Tuesday, February 16, 2016

Birth of the Beatles (1979)

          The history of the Fab Four has been discussed and dissected and disseminated so many times that it’s become something of a campfire tale. John Lennon partisans have one version, Paul McCartney fans offer a different take, and so on. Birth of the Beatles offers yet another perspective—that of Pete Best, who was the Beatles’ drummer during the early years of 1960 to 1962, and was fired just months before the release of the band’s first hit single, “Love Me Do.” In this telling, Best was canned because he was more popular with female fans than Lennon or McCartney, although the historical consensus is that record-label execs felt the Beatles needed a stronger player, hence the hiring of Ringo Starr. Best served as a consultant for Birth of the Beatles, one of many reasons why every assertion the movie makes should be regarded with skepticism.
          Adherence to facts notwithstanding, Birth of the Beatles is a moderately entertaining musical biopic that gains strength as it trudges along. Early sequences, depicting the group’s formation in Liverpool, feel lively but anonymous, with lookalike actors simulating the mischievous behavior of five lads with greasy hair and leather jackets. The fifth, of course, is the other early Beatle, doomed bassist Stuart Sutcliffe. Once Birth of the Beatles decamps to Germany, where the Beatles earned their performance chops in nightclubs, the storytelling gains potency. Items including the band’s friendship with German photographer Astrid Kircherr and Sutcliffe’s sudden death from a brain aneurysm are handled fairly well. More importantly, it’s during this passage that actor Stephen MacKenna, as Lennon, finds his groove in what amounts to the film’s leading role. Beyond simulating Lennon’s alternately fiery and playful stage persona, MacKenna captures textures ranging from belligerence to determination to self-pity to toughness. Furthermore, the rougher things get for the Beatles—disappointments, friction, the tantalizing promise of success—the more the intensity of the film grows.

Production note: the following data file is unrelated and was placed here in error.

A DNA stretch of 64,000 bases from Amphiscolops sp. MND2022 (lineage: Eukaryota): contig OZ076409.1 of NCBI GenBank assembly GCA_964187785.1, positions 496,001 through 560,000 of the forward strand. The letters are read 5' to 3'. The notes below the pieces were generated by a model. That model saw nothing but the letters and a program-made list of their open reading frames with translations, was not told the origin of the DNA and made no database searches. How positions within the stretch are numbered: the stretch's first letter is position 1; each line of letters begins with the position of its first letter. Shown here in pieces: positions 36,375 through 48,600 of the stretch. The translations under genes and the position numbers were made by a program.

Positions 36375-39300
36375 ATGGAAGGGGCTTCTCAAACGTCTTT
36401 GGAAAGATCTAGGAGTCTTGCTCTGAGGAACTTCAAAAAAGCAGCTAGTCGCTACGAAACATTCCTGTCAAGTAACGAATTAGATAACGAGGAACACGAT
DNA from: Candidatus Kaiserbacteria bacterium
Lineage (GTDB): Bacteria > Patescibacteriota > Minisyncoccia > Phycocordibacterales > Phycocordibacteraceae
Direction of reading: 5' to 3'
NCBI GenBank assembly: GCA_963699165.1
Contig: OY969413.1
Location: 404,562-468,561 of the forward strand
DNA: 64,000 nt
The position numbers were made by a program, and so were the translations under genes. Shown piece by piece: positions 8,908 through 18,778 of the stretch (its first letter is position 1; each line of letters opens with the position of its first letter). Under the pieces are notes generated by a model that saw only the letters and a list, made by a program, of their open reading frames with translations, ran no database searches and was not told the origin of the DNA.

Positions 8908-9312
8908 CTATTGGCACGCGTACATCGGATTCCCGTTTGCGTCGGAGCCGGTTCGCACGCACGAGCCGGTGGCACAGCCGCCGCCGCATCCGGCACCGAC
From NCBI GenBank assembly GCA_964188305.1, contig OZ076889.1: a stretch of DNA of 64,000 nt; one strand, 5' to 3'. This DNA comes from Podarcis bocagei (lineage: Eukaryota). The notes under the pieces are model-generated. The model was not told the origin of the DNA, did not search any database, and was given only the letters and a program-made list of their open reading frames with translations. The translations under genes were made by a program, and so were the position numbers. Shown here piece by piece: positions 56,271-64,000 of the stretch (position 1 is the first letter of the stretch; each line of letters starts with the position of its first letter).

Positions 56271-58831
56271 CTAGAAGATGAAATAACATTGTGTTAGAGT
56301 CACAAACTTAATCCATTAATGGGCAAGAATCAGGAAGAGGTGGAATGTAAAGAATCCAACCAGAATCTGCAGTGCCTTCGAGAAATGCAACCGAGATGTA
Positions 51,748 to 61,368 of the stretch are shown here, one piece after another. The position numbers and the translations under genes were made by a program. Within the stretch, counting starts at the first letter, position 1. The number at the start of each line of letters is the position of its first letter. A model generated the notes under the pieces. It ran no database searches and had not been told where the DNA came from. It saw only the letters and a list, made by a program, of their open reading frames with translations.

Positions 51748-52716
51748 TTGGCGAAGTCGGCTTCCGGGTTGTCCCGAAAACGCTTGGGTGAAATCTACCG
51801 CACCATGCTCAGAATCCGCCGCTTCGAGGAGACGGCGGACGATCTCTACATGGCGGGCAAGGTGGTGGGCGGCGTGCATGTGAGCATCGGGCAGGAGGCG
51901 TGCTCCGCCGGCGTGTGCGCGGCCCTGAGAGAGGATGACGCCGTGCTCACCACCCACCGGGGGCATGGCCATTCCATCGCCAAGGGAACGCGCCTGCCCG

Produced by Dick Clark, the picture takes a sensible approach to re-creating the Beatles’ music, with the tribute band Rain performing on the soundtrack while the actors lip-sync onscreen. Yet Birth of the Beatles communicates very little that’s new to serious fans, while casual fans may find it disappointing that the movie ends with the Beatles’ Ed Sullivan performance, the group’s American breakthrough. (Years later, the period dramatized in Birth of the Beatles was revisited in the 1994 European film Backbeat.) Incidentally, Birth of the Beatles was released in scattershot fashion, hitting theaters in Europe and some American markets before airing on U.S. television.

Birth of the Beatles: FUNKY

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